What It Was Like Being A Burlesque Dancer In 1920s America

At the beginning of the 20th century, most Americans kept things pretty buttoned up, figuratively and literally. Sure, some took in a vaudeville show, and perhaps one of those acts would involve early burlesque dancers showing off their calves, but the skirt-lifting tended to stop there — and dancers' legs were usually covered with stockings to boot. It may have been shocking to at least some folks at this time, but burlesque dancers in just a short time would be doing far more than lifting their dress a bit and telling cheeky jokes. By the 1920s, some would even be getting very close indeed to the audience while wearing almost nothing at all.

These eye-widening changes in burlesque dancing reflected many wider changes in American society and morality, with some people really loosening up and others engaging in reactionary shock and disgust. Consumption was changing, too. With rising economic fortunes, many Americans engaged more with emerging media like film and jazz music. Some women also pushed social boundaries, wearing more revealing clothing, going out to nightclubs, indulging in alcohol (despite Prohibition), and more. While few were the full-on flappers of conservative nightmares, there was one particular subset of women who made 1920s moralists tut-tut: the burlesque dancers.

But dancers' lives would have forced them to navigate hooting audiences, legal challenges, and, sometimes, the travails of life on the road — all putting them at the center of cultural and ethical debate.

Prohibition gave burlesque dancers a boost

Being a burlesque dancer was never going to be the prestigious arts career that some people aspired to. That was made all the more obvious in the 1920s with the rise of Prohibition. Starting in 1920 and continuing until 1933, the 18th Amendment forbade the creation and consumption of alcohol in the United States, while the Volstead Act (which debuted in 1919) defined an alcoholic drink as anything containing more than 0.5% alcohol by volume. However, those who loved a good time circumvented the federal law, patronizing underground drinking establishments known as speakeasies (which were often connected to organized crime outfits willing to exploit the illegal bars). Some of these quasi-secretive clubs also put on shows for patrons, giving burlesque an alcohol-infused boost. Burlesque and Prohibition also grew to be partners once upper-class folks began making their way into less prestigious neighborhoods, patronizing underground bars and taking in shows that weren't all that concerned about engaging with high society.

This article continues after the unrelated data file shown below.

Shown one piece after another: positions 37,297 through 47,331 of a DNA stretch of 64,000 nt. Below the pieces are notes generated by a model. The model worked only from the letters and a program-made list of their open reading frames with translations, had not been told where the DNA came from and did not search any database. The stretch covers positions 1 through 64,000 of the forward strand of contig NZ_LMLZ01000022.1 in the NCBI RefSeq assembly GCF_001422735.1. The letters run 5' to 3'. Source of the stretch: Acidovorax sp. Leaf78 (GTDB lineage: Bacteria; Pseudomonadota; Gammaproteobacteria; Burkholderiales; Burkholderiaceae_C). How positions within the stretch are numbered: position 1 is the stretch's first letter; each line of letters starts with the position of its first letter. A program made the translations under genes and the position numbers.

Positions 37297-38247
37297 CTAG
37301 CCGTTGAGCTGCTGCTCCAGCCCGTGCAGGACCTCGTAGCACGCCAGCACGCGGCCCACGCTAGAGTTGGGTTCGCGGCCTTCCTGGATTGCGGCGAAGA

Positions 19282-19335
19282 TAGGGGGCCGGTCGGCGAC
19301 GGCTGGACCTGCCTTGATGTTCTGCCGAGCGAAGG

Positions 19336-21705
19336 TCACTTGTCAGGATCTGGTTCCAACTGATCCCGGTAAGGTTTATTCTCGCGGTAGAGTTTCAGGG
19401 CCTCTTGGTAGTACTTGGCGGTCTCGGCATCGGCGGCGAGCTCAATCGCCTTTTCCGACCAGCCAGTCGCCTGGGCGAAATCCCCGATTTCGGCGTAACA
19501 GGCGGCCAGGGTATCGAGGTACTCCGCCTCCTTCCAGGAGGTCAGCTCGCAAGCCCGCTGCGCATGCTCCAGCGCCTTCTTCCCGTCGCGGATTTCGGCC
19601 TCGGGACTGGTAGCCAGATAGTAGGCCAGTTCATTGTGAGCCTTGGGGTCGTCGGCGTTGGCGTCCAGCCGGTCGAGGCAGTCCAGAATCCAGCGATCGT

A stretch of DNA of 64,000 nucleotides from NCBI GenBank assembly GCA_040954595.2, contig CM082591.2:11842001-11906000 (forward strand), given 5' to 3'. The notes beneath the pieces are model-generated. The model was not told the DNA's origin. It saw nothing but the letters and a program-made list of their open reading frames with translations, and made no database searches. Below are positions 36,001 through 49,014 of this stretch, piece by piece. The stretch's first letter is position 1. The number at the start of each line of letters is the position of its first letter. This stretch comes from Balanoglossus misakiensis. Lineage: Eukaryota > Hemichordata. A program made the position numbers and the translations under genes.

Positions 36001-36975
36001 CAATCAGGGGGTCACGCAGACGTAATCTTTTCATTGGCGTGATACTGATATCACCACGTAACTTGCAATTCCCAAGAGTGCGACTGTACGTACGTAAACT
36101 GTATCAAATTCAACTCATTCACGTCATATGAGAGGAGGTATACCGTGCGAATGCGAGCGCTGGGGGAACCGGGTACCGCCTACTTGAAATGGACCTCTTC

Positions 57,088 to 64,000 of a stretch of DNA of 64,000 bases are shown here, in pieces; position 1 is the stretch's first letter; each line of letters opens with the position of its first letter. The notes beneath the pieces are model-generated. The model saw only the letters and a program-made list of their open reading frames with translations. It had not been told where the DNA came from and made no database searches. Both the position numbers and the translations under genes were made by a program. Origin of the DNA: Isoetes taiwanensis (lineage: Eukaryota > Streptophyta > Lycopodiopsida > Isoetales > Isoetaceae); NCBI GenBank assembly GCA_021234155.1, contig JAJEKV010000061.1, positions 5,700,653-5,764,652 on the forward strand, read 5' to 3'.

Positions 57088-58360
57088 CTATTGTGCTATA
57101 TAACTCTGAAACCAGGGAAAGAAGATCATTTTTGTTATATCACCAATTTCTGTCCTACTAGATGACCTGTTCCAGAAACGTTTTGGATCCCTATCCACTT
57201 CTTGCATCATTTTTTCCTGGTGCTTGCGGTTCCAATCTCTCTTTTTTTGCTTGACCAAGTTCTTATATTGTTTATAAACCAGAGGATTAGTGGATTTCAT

Other business owners, like theater proprietors who faced a downturn in profits once they were forbidden from selling alcohol, turned to titillating burlesque shows to bring audiences back. Even seemingly legitimate theaters on Broadway felt the push to dress dancers in less and less clothing, influenced by both burlesque and European revues that carried less puritanical notions about nudity (or near-nudity, anyway). What's more, many non-dancers outside of the shows were increasingly willing to push the envelope, with hemlines rising, necklines dipping, and morals loosening.

Burlesque dancers often worked alongside other performers

For much of the 1920s, burlesque dancers weren't guaranteed to be the stars of the show. Given that burlesque dancing has its roots in the vaudeville circuit, early 20th-century dancers were more likely to be part of an ensemble that presented a variety of acts, including comedians and musicians.

Depending on where you were taking in a burlesque show in the 1920s, dancers might have been billed well below comedians, once considered to be the big stars of a burlesque show. Back in the day, quite a few big-name stars of film and television got their start making jokes on the burlesque circuit, including the duo of Abbott and Costello. Lou Costello — who became a burlesque comedian after a stunt injury temporarily pushed him out of 1920s Hollywood — was so entrenched in that world that he romantically pursued one of the burlesque dancers in a show where he was a resident comedian. The woman in question, Anne Battler, was skeptical of starting a relationship with the young comic, however. Despite her initial hesitation, the two married in 1934 and remained together until Costello died in 1959.

Burlesque dancers might also be accompanied by singers, who earned raunchy nicknames for their work accompanying the increasingly unclad dancers on stage. One of those singers was Robert Alda, whose son, Alan Alda, would become a film and television actor on shows like the ever-popular "M.A.S.H."

Striptease was often part of burlesque acts

In the U.S., most sources trace the modern pedigree of burlesque dancing back to the 1868 New York City debut of Lydia Thompson's British Blondes, a troupe of dancers whose satirical comedy may not have drawn interest so much as their then-racy display of legs clad in tights. However, the women in Thompson's traveling show did not strip while on stage. By the 1920s, however, that was a very different story.

According to some accounts, the first striptease in burlesque was an accident, though who started it and exactly what they did is hard to pin down. Some claim it happened in 1904 when Millie DeLeon removed a garter, while others credit a 1917 dancer who started pulling off her costume before she was out of sight of the audience. Yet other tales say the first strip show happened in 1917 courtesy of Mae Dix, who simply removed a soiled cuff — or wait, was it a strap that broke?